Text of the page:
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Student Scholar Studies ‘American Idol’

Sociology Undergrad Investigates Modern Myth of Individualism

Analissa Iverson and Mignon Duffy
Sociology Prof. Mignon Duffy, left, and Analissa Iversen, a senior majoring in sociology, are analyzing the biographical narratives of winners on the popular television show ‘American Idol.’

By Sandra Seitz

Analissa Iversen hasn’t been a huge fan of “American Idol,” although it ranks as the most watched television show in the country.

But she’s spending a lot of time with it now.

Iversen, a senior sociology major, is working with Sociology Prof. Mignon Duffy to research modern narratives of American individualism, using the personal stories told by winners on the program. 

“My primary area of research is care work, the labor of caring for others,” says Duffy. “I often hear that our society’s our lack of policy supports, such as paid parental leave, can be attributed to ‘American individualism,’ So we’re investigating the narratives of success on American Idol to see how they represent the American Dream.” 

Duffy appreciates working with a student: “Collaborating with Ana, talking over the research, is both inspiring and energizing,” she says.

“I like that the research I’m doing is making a contribution to society and may have an impact on policy,” Iversen says. “It also develops my own sociological imagination — like a nursing student does with clinicals — and the challenge keeps me engaged.”

Together, student and professor share impressions of their study subjects, Scotty McCreery and Lauren Alaina, the top two finishers on American Idol last season. Iversen is reading interview transcripts from the show and from media interviews. From these, a coding system will be developed to characterize their narratives in terms of individualistic and communal values. Also, this will help tease out differences in the ways the two performers were portrayed.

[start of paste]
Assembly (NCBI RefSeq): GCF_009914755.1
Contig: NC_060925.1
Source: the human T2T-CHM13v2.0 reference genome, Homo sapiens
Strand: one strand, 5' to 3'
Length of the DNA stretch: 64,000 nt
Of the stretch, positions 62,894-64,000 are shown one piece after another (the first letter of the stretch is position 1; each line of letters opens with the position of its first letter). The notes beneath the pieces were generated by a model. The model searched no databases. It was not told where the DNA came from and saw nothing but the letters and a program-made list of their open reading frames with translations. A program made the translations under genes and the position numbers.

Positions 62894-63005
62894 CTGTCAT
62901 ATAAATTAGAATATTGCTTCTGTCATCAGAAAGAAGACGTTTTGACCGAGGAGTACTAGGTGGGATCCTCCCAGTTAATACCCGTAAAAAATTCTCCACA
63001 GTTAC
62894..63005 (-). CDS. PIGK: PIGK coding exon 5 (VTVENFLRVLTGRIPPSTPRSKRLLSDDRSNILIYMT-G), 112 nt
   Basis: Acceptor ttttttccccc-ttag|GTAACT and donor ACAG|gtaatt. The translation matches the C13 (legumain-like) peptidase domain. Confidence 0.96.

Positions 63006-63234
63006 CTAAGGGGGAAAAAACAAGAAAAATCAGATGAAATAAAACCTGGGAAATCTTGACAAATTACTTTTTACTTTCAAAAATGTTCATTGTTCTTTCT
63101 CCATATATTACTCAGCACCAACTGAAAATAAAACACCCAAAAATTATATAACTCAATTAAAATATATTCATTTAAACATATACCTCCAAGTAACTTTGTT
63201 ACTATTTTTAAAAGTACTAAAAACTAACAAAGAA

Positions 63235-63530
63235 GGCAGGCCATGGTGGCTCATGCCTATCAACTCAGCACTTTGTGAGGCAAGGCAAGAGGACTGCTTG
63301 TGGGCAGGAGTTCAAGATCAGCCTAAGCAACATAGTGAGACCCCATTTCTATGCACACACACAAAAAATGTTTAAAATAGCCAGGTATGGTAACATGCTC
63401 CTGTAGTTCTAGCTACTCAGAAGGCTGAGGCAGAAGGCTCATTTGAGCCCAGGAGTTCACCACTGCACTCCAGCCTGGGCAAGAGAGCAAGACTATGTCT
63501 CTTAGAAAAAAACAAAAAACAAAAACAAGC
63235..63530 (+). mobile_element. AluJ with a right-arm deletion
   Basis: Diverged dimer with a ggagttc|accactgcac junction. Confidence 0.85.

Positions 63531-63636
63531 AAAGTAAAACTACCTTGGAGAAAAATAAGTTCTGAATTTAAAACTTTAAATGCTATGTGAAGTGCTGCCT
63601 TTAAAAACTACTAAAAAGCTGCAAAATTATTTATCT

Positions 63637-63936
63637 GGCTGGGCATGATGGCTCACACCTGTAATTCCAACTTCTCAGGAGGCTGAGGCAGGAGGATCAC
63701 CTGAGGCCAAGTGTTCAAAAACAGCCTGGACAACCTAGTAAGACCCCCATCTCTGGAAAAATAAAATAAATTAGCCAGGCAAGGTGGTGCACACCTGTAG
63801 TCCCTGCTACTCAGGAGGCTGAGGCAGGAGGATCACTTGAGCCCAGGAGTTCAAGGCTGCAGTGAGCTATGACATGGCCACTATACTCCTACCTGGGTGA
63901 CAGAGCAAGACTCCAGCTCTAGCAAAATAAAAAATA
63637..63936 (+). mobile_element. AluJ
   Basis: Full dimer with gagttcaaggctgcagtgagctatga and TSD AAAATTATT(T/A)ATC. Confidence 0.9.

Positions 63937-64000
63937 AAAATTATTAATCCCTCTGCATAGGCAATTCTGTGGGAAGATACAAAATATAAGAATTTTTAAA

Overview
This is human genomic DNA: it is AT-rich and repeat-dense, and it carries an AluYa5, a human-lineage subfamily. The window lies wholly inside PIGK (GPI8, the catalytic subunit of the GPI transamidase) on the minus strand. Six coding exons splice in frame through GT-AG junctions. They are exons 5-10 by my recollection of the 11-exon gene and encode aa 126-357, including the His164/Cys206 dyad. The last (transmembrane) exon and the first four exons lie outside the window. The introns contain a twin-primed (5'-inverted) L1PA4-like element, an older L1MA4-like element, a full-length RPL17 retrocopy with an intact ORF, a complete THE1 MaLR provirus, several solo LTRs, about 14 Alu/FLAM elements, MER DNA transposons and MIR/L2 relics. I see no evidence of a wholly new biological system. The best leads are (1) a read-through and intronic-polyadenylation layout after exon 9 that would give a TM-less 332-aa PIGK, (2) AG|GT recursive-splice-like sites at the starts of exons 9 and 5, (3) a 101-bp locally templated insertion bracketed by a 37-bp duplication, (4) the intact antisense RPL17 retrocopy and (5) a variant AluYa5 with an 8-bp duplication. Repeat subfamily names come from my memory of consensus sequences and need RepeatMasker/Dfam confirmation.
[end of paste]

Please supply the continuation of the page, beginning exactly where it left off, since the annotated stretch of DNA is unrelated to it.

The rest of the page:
Iversen meets with Duffy weekly to review the project and plan the work. Together, they went through training on the NVivo software for qualitative research, used by many UMass Lowell social scientists. They laugh at how they both got very excited over what it could do.

“It’s so cool,” says Iversen; “Geeky sociologists having fun,” adds Duffy.

For advanced undergraduate students, doing research “pushes students to the highest plane of learning, where they apply and integrate theory and practice,” says Duffy.

“The mentoring aspect is huge,” says Iversen. “I was uncertain about applying to grad school, but with Mignon’s support and resources, I’m ready. I feel very, very lucky to be in the Sociology Department at UMass Lowell, where I know the professors, and they reach out to me.”

The Emerging Scholars Program

Advanced undergraduate students in the humanities and social sciences have a unique opportunity to engage in a year-long research project with a professor. Supported by the Dean of the College of Fine Arts, Humanities and Social Sciences, and the Vice Provost for Research, the Emerging Scholars Program is administered by the Center for Women and Work.

Students apply in the spring semester for the following year. Partnership contracts lay out the scope and expectations. Students receive stipends for their work, meet weekly with partnering professors and monthly — as a group — with a program coordinator. The program includes workshops on research topics, such as literature reviews and specialized software tools.